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We can look at complex systems at different levels of abstraction. For example, the human being can be viewed at one level by a psychiatrist, at another level by a surgeon, and at the third level by a microbiologist. Note the hierarchical nature of these levels. The cells build the organs and structure of a human, and the brain (constructed from cells) provides the highest level of abstraction, human consciousness. The computer can be divided into nine levels of abstraction at Figure 1 shows.

Figure 1 The computer as an abstraction

At the core of Figure 1 are the atoms from which the computer is made. These were fabricated in the heart of a star a long time ago, and then refined and converted into the semiconductor used to fabricate a chip. The next layer out is the device layer (labeled transistors) that is concerned with the electronic switches that make up a digital circuit. The chip and circuit designer is interested in this layer.

Above the transistor layer is the gates layer. Gates are the basic building blocks of any digital system and are the subject of Chapter 2. The next layer is the microarchitecture layer. This layer uses gates to implement the computer itself. This is the layer that we are concerned with in chapters 7 and 8. Operations at the microarchitecture level include actions such as  moving data into a register or adding numbers in an arithmetic and logic unit.

The microarchitecture implements the ISA or instruction set architecture in the next layer. It is this layer that defines the computer in terms of its instruction set and operational characters. This layer determines the type or family of a chip; for example, it distinguishes between an Intel IA32 processor and an ARM or MIPS processor. It is entirely possible for an IA32 chip and an ARM chip to have identical inner layers from atoms to microarchitecture, but different ISAs. The ISA layer is also described as the programmer’s view of the chip. Chapter 3 introduces the microarchitecture layer.

The barrier between the ISA and assembly language layers is depicted as a bold line. Everything within the bold line is part of a chip’s hardware and cannot be changed by the programmer or user. However, some chips do now include programmable logic which makes it possible to alter the gate and microarchitecture layers.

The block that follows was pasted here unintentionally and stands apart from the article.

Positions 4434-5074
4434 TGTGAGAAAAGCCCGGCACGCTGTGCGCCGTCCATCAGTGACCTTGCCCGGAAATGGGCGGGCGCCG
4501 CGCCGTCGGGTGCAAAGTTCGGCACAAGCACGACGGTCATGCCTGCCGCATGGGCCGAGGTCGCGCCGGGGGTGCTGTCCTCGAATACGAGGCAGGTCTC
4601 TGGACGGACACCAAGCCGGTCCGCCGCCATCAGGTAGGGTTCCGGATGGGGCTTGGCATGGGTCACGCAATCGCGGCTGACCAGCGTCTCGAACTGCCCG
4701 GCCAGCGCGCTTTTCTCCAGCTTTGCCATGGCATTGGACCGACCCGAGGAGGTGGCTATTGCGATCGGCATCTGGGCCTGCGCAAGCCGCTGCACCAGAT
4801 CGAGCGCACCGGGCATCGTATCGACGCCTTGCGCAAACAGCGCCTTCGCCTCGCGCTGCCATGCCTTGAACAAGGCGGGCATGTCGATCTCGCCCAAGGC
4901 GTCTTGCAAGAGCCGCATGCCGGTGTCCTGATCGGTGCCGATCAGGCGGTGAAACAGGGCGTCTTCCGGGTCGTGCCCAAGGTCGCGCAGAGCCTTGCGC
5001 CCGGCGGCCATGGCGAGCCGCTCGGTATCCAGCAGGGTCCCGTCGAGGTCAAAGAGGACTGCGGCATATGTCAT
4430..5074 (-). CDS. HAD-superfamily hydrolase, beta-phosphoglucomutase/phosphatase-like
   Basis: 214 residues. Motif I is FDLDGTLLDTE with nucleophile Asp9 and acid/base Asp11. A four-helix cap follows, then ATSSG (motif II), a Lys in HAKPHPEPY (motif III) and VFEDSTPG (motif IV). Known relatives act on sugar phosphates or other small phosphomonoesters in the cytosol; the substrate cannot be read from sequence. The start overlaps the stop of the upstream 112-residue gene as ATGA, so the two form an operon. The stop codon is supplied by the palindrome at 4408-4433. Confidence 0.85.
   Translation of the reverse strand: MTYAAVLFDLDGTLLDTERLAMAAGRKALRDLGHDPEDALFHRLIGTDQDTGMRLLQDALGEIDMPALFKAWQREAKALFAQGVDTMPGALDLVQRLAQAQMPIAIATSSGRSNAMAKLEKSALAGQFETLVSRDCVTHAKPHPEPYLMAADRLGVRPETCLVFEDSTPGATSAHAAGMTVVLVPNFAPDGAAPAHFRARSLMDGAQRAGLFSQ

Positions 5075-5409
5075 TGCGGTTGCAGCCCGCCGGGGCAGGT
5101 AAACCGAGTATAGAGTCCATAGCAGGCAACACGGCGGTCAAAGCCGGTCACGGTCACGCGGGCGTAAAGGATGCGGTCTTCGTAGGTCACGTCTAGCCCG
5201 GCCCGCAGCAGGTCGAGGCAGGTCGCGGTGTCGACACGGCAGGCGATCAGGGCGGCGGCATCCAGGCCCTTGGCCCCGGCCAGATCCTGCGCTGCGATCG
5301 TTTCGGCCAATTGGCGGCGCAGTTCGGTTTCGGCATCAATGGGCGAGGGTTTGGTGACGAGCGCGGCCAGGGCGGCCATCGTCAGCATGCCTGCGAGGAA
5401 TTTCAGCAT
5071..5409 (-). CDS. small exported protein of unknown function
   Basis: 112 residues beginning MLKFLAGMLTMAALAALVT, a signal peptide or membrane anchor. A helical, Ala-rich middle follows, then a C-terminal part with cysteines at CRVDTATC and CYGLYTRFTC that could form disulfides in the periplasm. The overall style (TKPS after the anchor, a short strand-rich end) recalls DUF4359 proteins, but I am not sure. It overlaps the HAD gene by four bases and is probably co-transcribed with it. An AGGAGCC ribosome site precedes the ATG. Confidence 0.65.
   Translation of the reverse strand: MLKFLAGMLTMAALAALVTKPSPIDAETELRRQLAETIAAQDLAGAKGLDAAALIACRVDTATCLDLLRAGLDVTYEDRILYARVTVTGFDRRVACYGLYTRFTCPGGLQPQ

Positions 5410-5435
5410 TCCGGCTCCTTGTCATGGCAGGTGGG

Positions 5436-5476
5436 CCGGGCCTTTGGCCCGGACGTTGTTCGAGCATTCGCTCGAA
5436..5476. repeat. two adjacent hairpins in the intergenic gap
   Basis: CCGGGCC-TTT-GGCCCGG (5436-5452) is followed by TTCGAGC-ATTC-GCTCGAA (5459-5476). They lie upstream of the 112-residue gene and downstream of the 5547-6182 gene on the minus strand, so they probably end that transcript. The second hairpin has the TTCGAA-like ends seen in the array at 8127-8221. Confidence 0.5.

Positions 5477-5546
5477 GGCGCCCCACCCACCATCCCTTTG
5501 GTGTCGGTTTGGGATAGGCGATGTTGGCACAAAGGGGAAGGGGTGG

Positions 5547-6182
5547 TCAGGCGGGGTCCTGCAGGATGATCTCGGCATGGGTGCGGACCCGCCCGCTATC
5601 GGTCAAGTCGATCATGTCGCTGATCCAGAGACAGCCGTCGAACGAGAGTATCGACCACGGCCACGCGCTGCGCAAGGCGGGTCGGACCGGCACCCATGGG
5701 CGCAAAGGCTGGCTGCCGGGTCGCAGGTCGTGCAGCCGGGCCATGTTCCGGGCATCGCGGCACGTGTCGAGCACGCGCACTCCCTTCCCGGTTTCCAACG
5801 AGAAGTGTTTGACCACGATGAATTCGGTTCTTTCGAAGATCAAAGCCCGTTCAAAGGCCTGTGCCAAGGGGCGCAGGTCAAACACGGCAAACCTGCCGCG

The first layer outside the barrier is the assembly language layer. This layer is the human representation of the instruction set architecture; for example, the binary sequence 0000101110100111 may be the machine code that is interpreted by the microarchitecture as ADD r0,r1,r2 (add two registers to a third).

In many ways you could argue that the ISA and assembly language layers are the same; the only difference being that one is meaningful to humans because it is written in a textual notation. However, that is not the whole story. An assembler can make life simpler for the programmer by providing facilities such as macros and conditional assembly. The assembly language can often provide shortcuts by letting the programmer write instructions that don’t actually exist, and then translating them into real instructions. We look at this in Chapter 3 when we introduce the ARM.

Above the assembly language layer is the operating system layer. This layer is different to all the other layers because it controls the system and its resources. It is not necessary to have an operating system in a dedicated computer that performs a single function. Moreover, you could argue that the operating system should be above the high-level language layer or even the application layer.

The penultimate layer is the high-level language layer that interprets operations in a form such as IF x < 3 THEN y = y + 4. The high-level language is machine-independent, because a compiler is used to translate a program in high-level language into the appropriate assembly language (or machine code) for a target processor. That is, programmers can write high-level language code without worrying about the target processor.

Finally, the outermost layer is the applications layer. This is the only layer of interest to the user. A programmer writes a program in a high-level language to carry out some application. In this example, the function is Ng1-f3 Qg5xg3+ which represents a pair of movements in chess. At this level the user sees no difference between a machine that is a dedicated chess player and one that is a computer running a program.


Like any other discipline, computer science has its own special vocabulary that distinguishes its followers from other mortals. One such key word in computer science is abstraction.

The dictionary definition of abstraction defines it as “a general term or idea” or “the act of considering something as a general characteristic free from actual instances”.  In computer science abstraction is concerned with separating meaning from implementation. In everyday life we could say that the word “go” was an abstraction because it hides the specific instance (go by walking, cycling, riding, flying).

Abstraction is an important concept because it separates what we do from how we do it. This is an important concept because it helps us to build complex systems by decomposing them into subtasks or activities.